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DANCE 161D: Introduction to Dance Studies: Dancing Across Stages, Clubs, Screens, and Borders (CSRE 61, FEMGEN 161D, TAPS 161D)

This introduction to dance studies course explores dance practice and performance as means for producing cultural meaning. Through theoretical and historical texts and viewing live and recorded dance, we will develop tools for analyzing dance and understanding its place in social, cultural, and political structures. This uses dance and choreography as a lens to more deeply understand a wide range of identity and cultural formations, such as gender, race, sexuality, (dis)ability, (trans)nationality, and empire. We will analyze dancing bodies that move across stages, dance clubs, film screens, and border zones. We will examine dance from diverse locales and time periods including ballet, modern and contemporary dance, contact improvisation, folkloric dance, burlesque, street dance, queer club dance, drag performance, music videos, TV dance competitions, and intermedia/new media performance. In addition to providing theoretical and methodological grounding in dance studies, this course develops performance analysis skills and hones the ability to write critically and skillfully about dance. No previous experience in dance is necessary to successfully complete the course.
Terms: not given this year, last offered Autumn 2017 | Units: 3-4 | UG Reqs: WAY-A-II, WAY-ED | Grading: Letter or Credit/No Credit

DLCL 11: Humanities Core: Great Books, Big Ideas -- Europe, The Ancient World (CLASSICS 37, HUMCORE 11)

This course will journey through ancient literature from Homer to St. Augustine; it will introduce participants to some of its fascinating features and big ideas; and it will reflect on questions such as: What is a good life, a good society? Who is in and who is out and why? What is the meaning of honor, and should it be embraced or feared? Where does human subjectivity fit into a world of matter, cause and effect? When is rebellion justified? What happens when a way of life or thought is upended? Do we have any duties to the past? N.B. This is the first of three courses in the European track. These courses offer an unparalleled opportunity to study European history and culture, past and present. Take all three to experience a year-long intellectual community dedicated to exploring how ideas have shaped our world and future. Students who take HUMCORE 11 and HUMCORE 12Q will have preferential admission to HUMCORE 13Q (a WR2 seminar).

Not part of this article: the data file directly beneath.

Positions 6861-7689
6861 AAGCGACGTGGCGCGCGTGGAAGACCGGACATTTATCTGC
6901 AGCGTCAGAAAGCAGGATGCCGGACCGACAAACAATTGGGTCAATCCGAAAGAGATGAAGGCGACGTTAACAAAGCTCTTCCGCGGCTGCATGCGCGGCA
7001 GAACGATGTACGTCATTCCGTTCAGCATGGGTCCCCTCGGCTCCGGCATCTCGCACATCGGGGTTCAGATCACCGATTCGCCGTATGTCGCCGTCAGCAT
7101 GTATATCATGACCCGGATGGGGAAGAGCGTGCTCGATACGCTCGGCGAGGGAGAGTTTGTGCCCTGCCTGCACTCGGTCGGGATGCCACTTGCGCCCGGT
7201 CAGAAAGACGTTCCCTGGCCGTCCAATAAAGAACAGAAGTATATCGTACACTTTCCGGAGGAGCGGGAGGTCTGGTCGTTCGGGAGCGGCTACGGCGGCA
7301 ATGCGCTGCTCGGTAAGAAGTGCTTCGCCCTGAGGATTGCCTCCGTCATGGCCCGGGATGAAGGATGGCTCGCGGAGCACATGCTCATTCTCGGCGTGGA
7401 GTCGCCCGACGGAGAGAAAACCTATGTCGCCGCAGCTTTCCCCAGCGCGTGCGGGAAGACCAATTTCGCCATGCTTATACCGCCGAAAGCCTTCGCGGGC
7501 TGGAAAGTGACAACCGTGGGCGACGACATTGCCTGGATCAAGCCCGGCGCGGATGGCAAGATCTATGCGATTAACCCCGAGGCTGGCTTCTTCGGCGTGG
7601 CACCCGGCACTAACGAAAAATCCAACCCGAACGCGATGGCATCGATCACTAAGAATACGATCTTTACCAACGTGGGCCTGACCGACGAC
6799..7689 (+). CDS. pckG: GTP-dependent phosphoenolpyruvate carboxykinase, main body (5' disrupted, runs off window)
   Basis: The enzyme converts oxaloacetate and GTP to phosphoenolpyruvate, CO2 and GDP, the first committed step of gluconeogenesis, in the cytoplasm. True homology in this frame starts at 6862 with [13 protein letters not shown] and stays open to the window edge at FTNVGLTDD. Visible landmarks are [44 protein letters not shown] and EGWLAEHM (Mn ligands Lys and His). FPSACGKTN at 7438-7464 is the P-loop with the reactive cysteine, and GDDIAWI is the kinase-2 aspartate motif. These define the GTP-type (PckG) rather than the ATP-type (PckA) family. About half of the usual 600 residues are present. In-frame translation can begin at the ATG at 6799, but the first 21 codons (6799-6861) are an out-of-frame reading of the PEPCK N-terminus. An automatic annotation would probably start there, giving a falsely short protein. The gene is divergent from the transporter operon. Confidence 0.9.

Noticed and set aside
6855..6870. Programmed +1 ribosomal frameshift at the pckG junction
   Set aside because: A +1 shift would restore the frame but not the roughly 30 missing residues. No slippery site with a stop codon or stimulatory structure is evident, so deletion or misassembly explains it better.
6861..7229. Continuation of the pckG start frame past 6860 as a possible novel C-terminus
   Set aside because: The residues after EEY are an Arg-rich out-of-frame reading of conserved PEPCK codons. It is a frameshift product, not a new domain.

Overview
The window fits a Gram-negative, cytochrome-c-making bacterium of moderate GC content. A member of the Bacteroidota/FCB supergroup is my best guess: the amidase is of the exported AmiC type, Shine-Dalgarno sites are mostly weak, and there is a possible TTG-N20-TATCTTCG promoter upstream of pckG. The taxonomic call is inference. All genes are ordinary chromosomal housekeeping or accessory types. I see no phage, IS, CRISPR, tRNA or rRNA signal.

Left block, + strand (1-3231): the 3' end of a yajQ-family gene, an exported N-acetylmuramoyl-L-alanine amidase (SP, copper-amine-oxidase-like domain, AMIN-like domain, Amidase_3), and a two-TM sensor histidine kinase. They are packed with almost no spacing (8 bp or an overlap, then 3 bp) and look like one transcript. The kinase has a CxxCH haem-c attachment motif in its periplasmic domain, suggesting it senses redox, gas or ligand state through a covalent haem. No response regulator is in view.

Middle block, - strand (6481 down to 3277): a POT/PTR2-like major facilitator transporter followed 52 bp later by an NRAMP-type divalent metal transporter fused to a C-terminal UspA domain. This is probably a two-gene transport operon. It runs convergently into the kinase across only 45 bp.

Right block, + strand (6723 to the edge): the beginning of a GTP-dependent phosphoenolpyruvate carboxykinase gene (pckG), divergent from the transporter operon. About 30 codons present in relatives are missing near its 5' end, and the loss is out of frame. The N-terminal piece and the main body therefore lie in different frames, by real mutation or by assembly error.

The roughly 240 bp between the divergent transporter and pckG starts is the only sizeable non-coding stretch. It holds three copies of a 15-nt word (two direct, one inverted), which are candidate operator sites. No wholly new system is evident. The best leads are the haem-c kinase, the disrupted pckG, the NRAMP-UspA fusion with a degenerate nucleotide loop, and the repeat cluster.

Terms: Aut | Units: 3 | UG Reqs: WAY-A-II | Grading: Letter (ABCD/NP)
Instructors: Krebs, C. (PI)

DLCL 12: Humanities Core: Great Books, Big Ideas -- Europe, Middle Ages and Renaissance (ENGLISH 112A, HUMCORE 12)

This three-quarter sequence asks big questions of major texts in the European and American tradition. What is a good life? How should society be organized? Who belongs? How should honor, love, sin, and similar abstractions govern our actions? What duty do we owe to the past and future? The second quarter focuses on the transition from the Middle Ages to Modernity, Europe's re-acquaintance with classical antiquity and its first contacts with the New World. Authors include Dante, Shakespeare, Machiavelli, Cervantes, and Milton.
Terms: not given this year, last offered Winter 2018 | Units: 3-4 | UG Reqs: WAY-A-II | Grading: Letter or Credit/No Credit

DLCL 12Q: Humanities Core: Great Books, Big Ideas -- Europe, Middle Ages and Renaissance (FRENCH 12Q, HUMCORE 12Q, ILAC 12Q)

This three-quarter sequence asks big questions of major texts in the European and American tradition. What is a good life? How should society be organized? Who belongs? How should honor, love, sin, and similar abstractions govern our actions? What duty do we owe to the past and future? The second quarter focuses on the transition from the Middle Ages to Modernity, Europe's re-acquaintance with classical antiquity and its first contacts with the New World. Authors include Dante, Shakespeare, Machiavelli, Cervantes, and Milton. N.B. This is the second of three courses in the European track. These courses offer an unparalleled opportunity to study European history and culture, past and present. Take all three to experience a year-long intellectual community dedicated to exploring how ideas have shaped our world and future. Students who take HUMCORE 11 and HUMCORE 12Q will have preferential admission to HUMCORE 13Q (a WR2 seminar).
Terms: Win | Units: 3-4 | UG Reqs: WAY-A-II | Grading: Letter or Credit/No Credit
Instructors: Galvez, M. (PI)

DLCL 31Q: Humanities Core: Middle East I -- Ancient (COMPLIT 31Q, HUMCORE 31Q)

This course tells the story of the cradle of civilization. We will start from the earliest human stories, and follow the path from Gligamesh to the Quran via Babylon, the Hebrew Bible, and ancient philosophy. We will read letters, myths, and religious texts in order to pose questions about how how different we are we now in Silicon Valley. What are our traditions? Our faiths? Our foundational stories, or myths? Should we connect ourselves in deep ways to the most ancient past of civilization, or seek to distance ourselves from those origins? N.B. This is the first of three courses in the Middle Eastern track. These courses offer an unparalleled opportunity to study Middle Eastern history and culture, past and present. Take all three to experience a year-long intellectual community dedicated to exploring how ideas have shaped our world and future.